Abbey Parklawn's funeral director should lose his license for six months because the Dunedin business gave the wrong cremated remains to a family, the state funeral directors board recently recommended.
The state also seeks sanctions against the funeral home itself, which until August held a Pinellas County contract to bury the poor. The county canceled the contract after learning the funeral home had accidentally cremated a deceased county client.
Abbey Parklawn also has been sued in recent months by eight families who say the funeral home botched their loved ones' funerals, burials or cremations.
The state Department of Business and Professional Regulation's case against Abbey Parklawn and funeral director Michael Walsh began last fall when a former employee from the funeral home approached authorities with the cremated remains of Dalana Davis, a 40-year-old Gulfport woman who died in April 2000.
The problem was, months earlier, Abbey Parklawn had given Davis' husband, Art Davis, a box of cremated remains, telling him they were his wife's. Davis said he cannot recall whether the box he picked up had his wife's name on it.
But the second box found at Abbey Parklawn had her name and date of cremation on the outside and her identification tag inside. Davis said he is confident the second box contains his wife's remains.
Now Davis does not know whose remains he initially received, placed in a cedar urn and presented at two memorial services for his wife.
"It should have never happened," said Davis, 50, a St. Petersburg Times employee who dispatches newspaper delivery trucks. "I'm very angry at Abbey Parklawn."
Abbey Parklawn is under state receivership and will be sold. Receiver James Stephens declined to comment on the state case, except to say that Walsh did not personally make a mistake.
Davis said the Abbey Parklawn staff had spent a few minutes finding his wife's remains when he picked them up April 27, 2000, but he had no real cause for concern at the time.
In May, he took what he thought were his wife's remains to Wichita, Kan., for a memorial service with her family. Soon after, Davis had another memorial service with the remains at Abercrombie Park in St. Petersburg.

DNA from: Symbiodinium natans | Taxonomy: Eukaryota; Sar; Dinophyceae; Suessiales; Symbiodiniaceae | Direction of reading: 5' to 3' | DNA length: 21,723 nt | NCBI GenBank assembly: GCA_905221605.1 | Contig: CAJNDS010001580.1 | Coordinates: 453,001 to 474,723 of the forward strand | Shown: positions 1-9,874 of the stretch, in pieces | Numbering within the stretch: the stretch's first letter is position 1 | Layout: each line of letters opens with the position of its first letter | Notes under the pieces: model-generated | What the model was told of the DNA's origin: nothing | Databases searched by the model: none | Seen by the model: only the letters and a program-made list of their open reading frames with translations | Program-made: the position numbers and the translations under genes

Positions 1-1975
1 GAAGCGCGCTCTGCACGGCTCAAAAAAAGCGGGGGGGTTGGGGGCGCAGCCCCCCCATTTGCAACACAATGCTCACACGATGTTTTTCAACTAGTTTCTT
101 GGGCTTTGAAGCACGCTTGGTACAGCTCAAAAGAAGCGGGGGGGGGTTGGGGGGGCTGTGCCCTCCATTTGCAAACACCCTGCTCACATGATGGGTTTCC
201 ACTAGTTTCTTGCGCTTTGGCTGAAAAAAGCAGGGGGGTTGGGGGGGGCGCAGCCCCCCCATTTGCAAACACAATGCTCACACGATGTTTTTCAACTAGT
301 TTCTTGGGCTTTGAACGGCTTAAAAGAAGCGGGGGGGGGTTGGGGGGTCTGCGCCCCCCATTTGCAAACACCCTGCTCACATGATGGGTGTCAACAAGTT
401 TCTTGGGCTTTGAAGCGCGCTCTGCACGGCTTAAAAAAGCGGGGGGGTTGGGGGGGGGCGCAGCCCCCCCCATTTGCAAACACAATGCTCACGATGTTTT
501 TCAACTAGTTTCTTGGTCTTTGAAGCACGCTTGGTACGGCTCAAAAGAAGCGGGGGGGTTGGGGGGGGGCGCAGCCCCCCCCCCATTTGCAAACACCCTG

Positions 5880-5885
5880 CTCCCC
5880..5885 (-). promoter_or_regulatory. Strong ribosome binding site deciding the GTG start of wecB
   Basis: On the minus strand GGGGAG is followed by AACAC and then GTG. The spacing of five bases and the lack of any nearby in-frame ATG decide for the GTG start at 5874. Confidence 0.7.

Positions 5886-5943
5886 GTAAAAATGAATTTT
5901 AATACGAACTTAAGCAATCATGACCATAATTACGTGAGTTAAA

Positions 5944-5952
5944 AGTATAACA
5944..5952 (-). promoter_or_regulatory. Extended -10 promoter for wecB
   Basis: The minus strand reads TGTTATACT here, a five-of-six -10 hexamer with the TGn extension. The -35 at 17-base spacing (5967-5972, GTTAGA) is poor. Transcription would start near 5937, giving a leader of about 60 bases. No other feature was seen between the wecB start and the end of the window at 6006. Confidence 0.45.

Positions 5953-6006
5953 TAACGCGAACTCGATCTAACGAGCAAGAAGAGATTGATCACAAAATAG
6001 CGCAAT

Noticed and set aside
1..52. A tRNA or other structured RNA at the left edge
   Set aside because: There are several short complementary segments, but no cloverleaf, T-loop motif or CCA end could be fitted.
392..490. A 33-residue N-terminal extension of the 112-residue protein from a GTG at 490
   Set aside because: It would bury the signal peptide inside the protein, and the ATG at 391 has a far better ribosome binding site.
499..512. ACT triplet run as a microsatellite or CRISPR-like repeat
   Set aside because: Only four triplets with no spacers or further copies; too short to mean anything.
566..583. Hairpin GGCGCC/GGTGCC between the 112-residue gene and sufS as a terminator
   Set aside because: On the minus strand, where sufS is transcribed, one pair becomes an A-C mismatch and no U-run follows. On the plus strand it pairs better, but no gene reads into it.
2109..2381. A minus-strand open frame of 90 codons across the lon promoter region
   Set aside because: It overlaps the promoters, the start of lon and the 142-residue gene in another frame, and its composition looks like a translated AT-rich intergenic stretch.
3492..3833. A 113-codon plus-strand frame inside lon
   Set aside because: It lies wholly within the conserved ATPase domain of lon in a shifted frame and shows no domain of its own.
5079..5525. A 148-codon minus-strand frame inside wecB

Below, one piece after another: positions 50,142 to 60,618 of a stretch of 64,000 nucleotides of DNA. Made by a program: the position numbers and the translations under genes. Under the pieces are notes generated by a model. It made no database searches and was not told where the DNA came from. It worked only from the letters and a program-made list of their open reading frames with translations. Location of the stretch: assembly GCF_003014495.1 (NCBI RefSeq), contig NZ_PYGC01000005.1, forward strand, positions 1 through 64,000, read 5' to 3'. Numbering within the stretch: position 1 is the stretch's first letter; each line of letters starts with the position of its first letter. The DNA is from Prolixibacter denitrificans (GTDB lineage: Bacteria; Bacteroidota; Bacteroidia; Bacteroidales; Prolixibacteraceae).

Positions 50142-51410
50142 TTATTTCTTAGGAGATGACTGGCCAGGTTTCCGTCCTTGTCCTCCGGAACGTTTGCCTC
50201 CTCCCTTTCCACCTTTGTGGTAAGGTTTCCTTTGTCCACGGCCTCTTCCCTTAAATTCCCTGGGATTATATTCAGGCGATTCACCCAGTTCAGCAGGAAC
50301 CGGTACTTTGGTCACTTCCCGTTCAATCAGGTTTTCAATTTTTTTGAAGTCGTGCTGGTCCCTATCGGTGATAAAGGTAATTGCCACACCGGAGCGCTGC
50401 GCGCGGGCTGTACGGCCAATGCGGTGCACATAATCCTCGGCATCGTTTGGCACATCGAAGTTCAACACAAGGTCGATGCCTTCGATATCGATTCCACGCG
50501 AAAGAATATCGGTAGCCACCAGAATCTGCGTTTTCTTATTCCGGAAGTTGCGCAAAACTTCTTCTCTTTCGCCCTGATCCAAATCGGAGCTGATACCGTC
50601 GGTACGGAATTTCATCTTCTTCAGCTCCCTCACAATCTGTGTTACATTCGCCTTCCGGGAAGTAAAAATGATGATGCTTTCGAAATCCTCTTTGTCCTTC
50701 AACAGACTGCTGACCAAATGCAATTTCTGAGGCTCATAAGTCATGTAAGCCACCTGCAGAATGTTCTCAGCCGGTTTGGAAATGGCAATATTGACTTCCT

Then Davis fulfilled his wife's final wish to be buried at sea by scattering the remains about 12 miles off St. Pete Beach.
In September, Davis got a call from state officials telling him that he may have received the wrong remains.
About the end of June 2000, someone at Abbey Parklawn found the box of remains with Mrs. Davis' name. After researching the matter, a clerk at the funeral home realized there was a problem, Davis said, and brought the remains to authorities in September.
Davis finally learned the details of what happened this spring when he met with the attorney handling the case for the Department of Business and Professional Regulation, Charles Tunnicliff, who declined to comment for this story.
In June, the state filed an administrative complaint against Walsh and last week presented its case against Walsh to the Florida Board of Funeral Directors and Embalmers, which rules on disciplinary actions against funeral directors.
Walsh and the state had struck an agreement that called for him to serve a six-month probation and pay a $1,000 fine.
But the board rejected the agreement and recommended that Walsh's license be suspended for six months, that he pay the maximum fine of $5,000 and take 20 hours of continuing education classes, said Lonnie Parizek, a spokeswoman for the Department of Business and Professional Regulation.
The board is allowing the two sides to continue to negotiate.
"The board didn't think it was harsh enough," she said. "At this point, they've decided to continue negotiations."
Board member John P. Deakins, a Dunnellon consultant for the funeral industry, said such mistakes should not happen if a funeral home has an effective reporting and tracking system.
"There's no excuse for this," Deakins said.
The board is expected to take up Walsh's case again in February. Also in February, the board will consider penalizing the funeral home in the same case.
In the meantime, Davis said he simply wants to bury his wife as she wished. Her remains still are with authorities, he said. As for Abbey Parklawn, Davis said, "They should be shut down."